Three-dimensional organization of otolith-ocular reflexes in rhesus monkeys I. Linear acceleration responses during off-vertical axis rotation. ANGELAKI, DORA E. AND BERNHARD J. M. HESS. Dept. of Surgery (Otolaryngology), University of Mississippi Medical Center, Jackson MS, Dept. of Neurology, University Hospital Zürich, CH-8091, Switzerland.
APStracts 2:0007N, 1996.
1. The dynamic properties of otolith-ocular reflexes elicited by sinusoidal linear acceleration along the three cardinal head axes were studied during off-vertical axis rotations in rhesus monkeys. As the head rotates in space at constant velocity about an off-vertical axis, otolith-ocular reflexes are elicited in response to the sinusoidally varying linear acceleration (gravity) components along the interaural, nasooccipital or vertical head axis. Since the frequency of these sinusoidal stimuli is proportional to the velocity of rotation, rotation at low and moderately fast speeds allows the study of the mid and low frequency dynamics of these otolith-ocular reflexes. 2. Animals were rotated in complete darkness in the yaw, pitch and roll planes at velocities ranging between 7.4(/s and 184(/s. Accordingly, otolith-ocular reflexes (manifested as sinusoidal modulations in eye position and/or slow phase eye velocity) were quantitatively studied for stimulus frequencies ranging between 0.02 Hz and 0.51 Hz. During yaw and roll rotation, torsional, vertical and horizontal slow phase eye velocity was sinusoidally modulated as a function of head position. The amplitudes of these responses were symmetric for rotations in opposite directions. In contrast, mainly vertical slow phase eye velocity was modulated during pitch rotation. This modulation was asymmetric for opposite direction rotations. 3. Each of these response components in a given rotation plane could be associated with an otolith- ocular response vector whose sensitivity, temporal phase and spatial orientation were estimated based on the amplitude and phase of sinusoidal modulations during both directions of rotation. Based on this analysis which was performed either for slow phase eye velocity alone or for total eye excursion (including both slow and fast eye movements), two distinct response patterns were observed: (a) Response vectors with pronounced dynamics and spatial/temporal properties that could be characterized as the low frequency range of "translational" otolith-ocular reflexes. (b) Response vectors associated with an eye position modulation in phase with head position ("tilt" otolith-ocular reflexes). 4. The responses associated with two otolith-ocular vectors with pronounced dynamics consisted of horizontal eye movements evoked as a function of gravity along the interaural axis and vertical eye movements elicited as a function of gravity along the vertical head axis. Both responses were characterized by a slow phase eye velocity sensitivity that increased three-to five-fold and large phase changes of approximately 100-180( between 0.02 Hz and 0.51 Hz. These dynamic properties could suggest non-traditional temporal processing in utriculo-ocular and sacculo-ocular pathways, possibly involving spatio-temporal otolith-ocular interactions. 5. The two otolith- ocular vectors associated with eye position responses in phase with head position ("tilt" otolith-ocular reflexes) consisted of torsional eye movements in response to gravity along the interaural axis, and vertical eye movements in response to gravity along the nasooccipital head axis. These otolith-ocular responses did not result from an otolithic effect on slow eye movements alone. Particularly at high frequencies (i.e., high speed rotations), saccades were responsible for most of the modulation of torsional and vertical eye position which was relatively large (on average ( 8-10(/g) and remained independent of frequency. This reflex dynamics can be simulated by a direct coupling of primary otolith afferent inputs to the oculomotor plant. Despite the large modulation of torsional and vertical eye position due to both fast and slow eye movements, modulation of slow phase eye velocity was small for all frequencies (on average ( 4-10 (/s/g). 6. These results suggest that torsional and vertical responses (previously described as "counter-rolling" and "counter-pitching" or "tilt" otolith-ocular reflexes) represent an otolithic effect on both fast and slow eye movement components of the primate oculomotor system. The combined otolithic effect on both fast and slow eye movements possibly reflects a dynamic dependence of oculomotor (i.e., Listing's) coordinates on head orientation in space, suggesting a function that is probably related to spatial orientation and motor coordination rather than gaze stabilization.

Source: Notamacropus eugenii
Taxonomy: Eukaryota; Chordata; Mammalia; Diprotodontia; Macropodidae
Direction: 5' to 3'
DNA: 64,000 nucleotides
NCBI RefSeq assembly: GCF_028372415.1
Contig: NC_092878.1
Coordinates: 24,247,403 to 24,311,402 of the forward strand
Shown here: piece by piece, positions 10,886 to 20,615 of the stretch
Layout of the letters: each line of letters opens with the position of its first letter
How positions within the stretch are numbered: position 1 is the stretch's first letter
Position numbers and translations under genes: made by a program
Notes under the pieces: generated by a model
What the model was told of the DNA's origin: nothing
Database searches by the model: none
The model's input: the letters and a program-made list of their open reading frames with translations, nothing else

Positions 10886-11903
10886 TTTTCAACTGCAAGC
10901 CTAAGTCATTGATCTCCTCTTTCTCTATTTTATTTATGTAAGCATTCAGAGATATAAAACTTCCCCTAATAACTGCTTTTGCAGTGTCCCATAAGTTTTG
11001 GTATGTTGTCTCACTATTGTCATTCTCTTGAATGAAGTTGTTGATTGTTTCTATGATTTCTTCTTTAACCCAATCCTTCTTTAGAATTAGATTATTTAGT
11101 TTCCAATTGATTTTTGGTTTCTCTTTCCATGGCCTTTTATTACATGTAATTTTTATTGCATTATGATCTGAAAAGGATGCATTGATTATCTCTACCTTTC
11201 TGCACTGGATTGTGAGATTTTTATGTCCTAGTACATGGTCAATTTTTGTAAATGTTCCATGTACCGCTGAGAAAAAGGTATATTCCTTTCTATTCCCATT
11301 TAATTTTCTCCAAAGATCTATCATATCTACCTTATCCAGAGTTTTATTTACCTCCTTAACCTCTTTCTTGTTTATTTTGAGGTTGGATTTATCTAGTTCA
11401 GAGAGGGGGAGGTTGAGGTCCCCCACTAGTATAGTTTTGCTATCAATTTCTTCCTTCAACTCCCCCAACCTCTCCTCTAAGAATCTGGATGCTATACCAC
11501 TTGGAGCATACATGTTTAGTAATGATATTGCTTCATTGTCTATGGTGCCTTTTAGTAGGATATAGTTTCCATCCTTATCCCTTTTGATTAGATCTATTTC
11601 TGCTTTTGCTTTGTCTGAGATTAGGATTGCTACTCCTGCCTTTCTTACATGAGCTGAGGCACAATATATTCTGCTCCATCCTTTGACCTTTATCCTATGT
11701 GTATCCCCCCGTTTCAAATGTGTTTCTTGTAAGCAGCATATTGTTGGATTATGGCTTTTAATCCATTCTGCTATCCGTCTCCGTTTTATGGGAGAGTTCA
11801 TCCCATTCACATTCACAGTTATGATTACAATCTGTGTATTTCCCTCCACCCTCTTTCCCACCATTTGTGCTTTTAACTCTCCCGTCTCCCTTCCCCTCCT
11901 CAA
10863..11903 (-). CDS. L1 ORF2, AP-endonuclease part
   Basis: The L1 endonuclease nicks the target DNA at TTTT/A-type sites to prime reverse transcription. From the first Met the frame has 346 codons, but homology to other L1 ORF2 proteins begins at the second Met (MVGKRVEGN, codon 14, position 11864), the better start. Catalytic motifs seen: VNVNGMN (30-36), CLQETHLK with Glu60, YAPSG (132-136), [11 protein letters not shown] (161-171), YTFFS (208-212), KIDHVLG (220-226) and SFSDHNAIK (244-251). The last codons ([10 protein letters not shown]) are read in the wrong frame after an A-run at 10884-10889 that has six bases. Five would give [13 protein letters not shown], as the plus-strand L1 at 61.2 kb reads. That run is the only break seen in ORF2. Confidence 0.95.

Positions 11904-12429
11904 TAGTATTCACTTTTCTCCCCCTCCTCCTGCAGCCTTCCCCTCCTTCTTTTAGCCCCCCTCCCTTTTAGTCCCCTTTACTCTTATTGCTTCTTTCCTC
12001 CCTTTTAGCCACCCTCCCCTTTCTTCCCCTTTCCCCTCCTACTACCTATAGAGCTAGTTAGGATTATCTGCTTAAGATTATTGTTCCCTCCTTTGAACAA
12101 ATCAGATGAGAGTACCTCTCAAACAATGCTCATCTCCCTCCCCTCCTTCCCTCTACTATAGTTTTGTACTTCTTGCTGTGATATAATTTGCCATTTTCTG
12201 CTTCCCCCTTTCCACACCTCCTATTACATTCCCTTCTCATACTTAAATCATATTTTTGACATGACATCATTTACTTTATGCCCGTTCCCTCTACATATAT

Received 4 April 1995; accepted in final form 28 December 1995.
APS Manuscript Number J301-5.
Article publication pending J. Neurophysiol.
ISSN 1080-4757 Copyright 1996 The American Physiological Society.
Published in APStracts on 22 January 96